That’s part of the reason I haven’t had a new book out in a few years. (The other reason: These days, I’ve found, editors respond even more slowly than I write.)
It took me a year to write my first novel, Holmes on the Range. Now, with twenty books under my bulging belt, I’ve gotten a little faster.
A novel the same length? About 85,000 words? Requiring lots of research and outlining? At my new, comparatively blistering rate, I could probably crank it out in . . . oh, let’s say eleven months, three weeks, six days, twenty-three hours, fifty-nine minutes. Give or take a minute.
I know I should write faster. How am I going to become the new James Patterson at this rate? That guy puts out three new books in the time it takes me to eat a Tootsie Pop. (In fairness, I eat Tootsie Pops slowly, too. I’m not one of those lunatics who cheat and bite it after three licks.)
Yet despite knowing that I need to develop the proverbial need for speed, I’m boldly going in reverse: I’ve embarked on my slowest, most drawn-out book project yet. Eleven months, three weeks, six days, twenty-three hours and some-odd minutes? Ha! That would be writing at warp speed compared to this. I don’t think I’m going to finish this book in less than a decade.
Which isn’t to say you’ll have to wait that long to read it. A chapter appeared in AHMM two years ago under the title “The Last Noel.” Another appeared in AHMM last year as “Do Not Open Till Christmas.” And now a third—“The Grown-Ups Table”—is appearing in the magazine, as well.
All three take place in River City, Indiana, in the days leading up to the same Christmas. And I guess it’s one messed-up Christmas, because I’ve written another crime story about it, as well. Hopefully it’ll pop up in AHMM one of these days . . . followed by a fifth River City Christmas story and a sixth and a seventh . . .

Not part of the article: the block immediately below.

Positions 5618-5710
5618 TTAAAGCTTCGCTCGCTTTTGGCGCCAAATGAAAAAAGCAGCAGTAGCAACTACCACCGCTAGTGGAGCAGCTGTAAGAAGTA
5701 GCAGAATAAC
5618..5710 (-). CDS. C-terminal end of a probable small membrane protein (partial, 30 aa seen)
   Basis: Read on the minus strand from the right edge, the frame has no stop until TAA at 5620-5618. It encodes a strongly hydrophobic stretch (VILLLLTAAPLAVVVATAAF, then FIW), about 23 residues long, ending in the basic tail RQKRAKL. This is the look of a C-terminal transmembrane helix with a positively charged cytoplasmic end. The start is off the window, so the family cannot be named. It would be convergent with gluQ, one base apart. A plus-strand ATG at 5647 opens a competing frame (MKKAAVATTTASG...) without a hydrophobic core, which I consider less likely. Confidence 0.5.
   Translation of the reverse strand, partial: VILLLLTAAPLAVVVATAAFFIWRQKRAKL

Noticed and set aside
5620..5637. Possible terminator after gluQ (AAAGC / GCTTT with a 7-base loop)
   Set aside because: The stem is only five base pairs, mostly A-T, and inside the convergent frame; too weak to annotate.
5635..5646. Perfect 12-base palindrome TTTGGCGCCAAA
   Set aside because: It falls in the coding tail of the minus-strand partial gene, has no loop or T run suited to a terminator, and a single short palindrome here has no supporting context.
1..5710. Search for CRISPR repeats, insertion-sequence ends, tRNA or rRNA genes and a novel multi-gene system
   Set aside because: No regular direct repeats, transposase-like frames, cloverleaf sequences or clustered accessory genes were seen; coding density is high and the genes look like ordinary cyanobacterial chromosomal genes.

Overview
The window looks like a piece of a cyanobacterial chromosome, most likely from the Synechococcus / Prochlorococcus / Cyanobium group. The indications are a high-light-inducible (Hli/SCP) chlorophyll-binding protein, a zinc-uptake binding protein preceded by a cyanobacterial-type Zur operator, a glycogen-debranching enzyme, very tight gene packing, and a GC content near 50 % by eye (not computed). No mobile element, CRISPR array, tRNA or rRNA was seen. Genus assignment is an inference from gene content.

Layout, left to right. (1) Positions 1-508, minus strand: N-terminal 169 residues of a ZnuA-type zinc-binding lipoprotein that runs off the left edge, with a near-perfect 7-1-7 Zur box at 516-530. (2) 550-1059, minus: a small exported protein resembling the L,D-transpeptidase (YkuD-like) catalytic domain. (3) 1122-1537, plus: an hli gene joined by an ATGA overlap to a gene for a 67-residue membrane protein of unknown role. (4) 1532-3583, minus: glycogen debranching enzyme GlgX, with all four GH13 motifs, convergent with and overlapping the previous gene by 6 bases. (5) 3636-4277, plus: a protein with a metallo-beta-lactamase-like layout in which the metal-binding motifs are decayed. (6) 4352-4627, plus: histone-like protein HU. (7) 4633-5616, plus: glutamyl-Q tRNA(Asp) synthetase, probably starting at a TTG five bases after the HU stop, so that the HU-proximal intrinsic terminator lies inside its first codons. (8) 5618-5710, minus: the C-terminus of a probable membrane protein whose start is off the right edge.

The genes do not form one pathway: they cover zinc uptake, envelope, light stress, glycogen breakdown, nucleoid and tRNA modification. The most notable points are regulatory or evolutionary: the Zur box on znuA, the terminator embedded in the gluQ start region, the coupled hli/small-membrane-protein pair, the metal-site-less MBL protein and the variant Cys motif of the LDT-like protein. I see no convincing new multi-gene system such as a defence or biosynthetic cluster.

Ten should do the trick. Or maybe a dozen. That would have me finishing the book, at the earliest, in 2032.
Maybe by then we’ll all have holographic wreaths and sentient A.I. trees that decorate themselves. I leave it to someone writing for Asimov’s or Analog to explore that. Me—I’ll be writing about Christmas crime for Alfred Hitchcock . . . for a very long time.
Steve Hockensmith is the author of the Holmes on the Range mysteries, the Tarot Mystery series and a variety of other novels and collections. You can learn more about him (and how he’s managed to write so much despite being sooooooooo slow) at stevehockensmith.com.
5 responses to “Steve Hockenmith on Life in the Slow Lane”
I’ll look forward to this! And to the adventures along the way!
Love the Tootsie Pop reference! And you know I love your Christmas stories. Looking forward to more.
Thanks, friends — hope your holiday seasons are off to great starts (and that you’re both writing much, much faster than me)!
I just read “The Grown-Ups Table.” Very good. I loved the reason Cryptique drank coffee.
Nice job, Steve. Love the characters, plus the format makes for fun speculation as to the furure.